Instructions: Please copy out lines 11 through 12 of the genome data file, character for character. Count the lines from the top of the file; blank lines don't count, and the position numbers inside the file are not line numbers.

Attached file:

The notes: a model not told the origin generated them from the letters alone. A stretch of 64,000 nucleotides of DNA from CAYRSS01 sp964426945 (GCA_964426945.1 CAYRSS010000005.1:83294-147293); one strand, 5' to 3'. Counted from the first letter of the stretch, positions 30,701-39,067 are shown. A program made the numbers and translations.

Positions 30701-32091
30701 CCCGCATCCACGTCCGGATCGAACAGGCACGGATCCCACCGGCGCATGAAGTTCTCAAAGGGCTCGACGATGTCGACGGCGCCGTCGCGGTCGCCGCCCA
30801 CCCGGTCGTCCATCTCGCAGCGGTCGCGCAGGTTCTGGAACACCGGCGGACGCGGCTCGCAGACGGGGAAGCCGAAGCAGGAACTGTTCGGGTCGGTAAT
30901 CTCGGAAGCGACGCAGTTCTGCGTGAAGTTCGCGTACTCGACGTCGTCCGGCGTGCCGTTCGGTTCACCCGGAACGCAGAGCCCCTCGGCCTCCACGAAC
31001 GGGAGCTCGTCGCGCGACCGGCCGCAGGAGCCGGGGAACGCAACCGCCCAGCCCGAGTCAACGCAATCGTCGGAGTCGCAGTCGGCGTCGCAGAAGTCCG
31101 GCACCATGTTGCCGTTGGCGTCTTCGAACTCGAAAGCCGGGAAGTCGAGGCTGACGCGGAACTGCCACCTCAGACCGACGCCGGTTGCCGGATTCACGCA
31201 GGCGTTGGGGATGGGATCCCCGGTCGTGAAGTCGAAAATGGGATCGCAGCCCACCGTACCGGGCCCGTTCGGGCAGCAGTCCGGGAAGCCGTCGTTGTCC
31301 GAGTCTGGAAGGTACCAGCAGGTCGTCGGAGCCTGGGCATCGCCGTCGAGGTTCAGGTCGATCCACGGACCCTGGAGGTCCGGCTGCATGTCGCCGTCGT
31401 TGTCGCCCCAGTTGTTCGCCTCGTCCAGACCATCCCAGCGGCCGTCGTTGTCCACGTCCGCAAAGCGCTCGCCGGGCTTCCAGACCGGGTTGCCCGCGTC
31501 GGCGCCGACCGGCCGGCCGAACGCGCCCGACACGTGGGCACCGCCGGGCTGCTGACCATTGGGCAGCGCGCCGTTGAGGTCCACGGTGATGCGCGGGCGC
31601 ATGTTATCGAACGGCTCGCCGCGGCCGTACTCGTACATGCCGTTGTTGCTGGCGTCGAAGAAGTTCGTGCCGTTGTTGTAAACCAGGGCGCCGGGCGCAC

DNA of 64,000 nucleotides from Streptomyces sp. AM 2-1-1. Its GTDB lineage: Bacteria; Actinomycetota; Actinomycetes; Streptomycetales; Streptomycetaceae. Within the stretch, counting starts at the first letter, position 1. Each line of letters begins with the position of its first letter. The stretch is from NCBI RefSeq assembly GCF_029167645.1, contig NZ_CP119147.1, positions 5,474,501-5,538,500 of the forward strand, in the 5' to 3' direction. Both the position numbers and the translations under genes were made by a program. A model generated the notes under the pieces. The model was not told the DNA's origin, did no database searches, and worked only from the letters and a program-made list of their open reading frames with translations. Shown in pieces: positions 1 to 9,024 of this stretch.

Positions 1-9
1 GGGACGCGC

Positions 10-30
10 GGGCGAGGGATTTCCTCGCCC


31501 GGCGCCGACCGGCCGGCCGAACGCGCCCGACACGTGGGCACCGCCGGGCTGCTGACCATTGGGCAGCGCGCCGTTGAGGTCCACGGTGATGCGCGGGCGC
31601 ATGTTATCGAACGGCTCGCCGCGGCCGTACTCGTACATGCCGTTGTTGCTGGCGTCGAAGAAGTTCGTGCCGTTGTTGTAAACCAGGGCGCCGGGCGCAC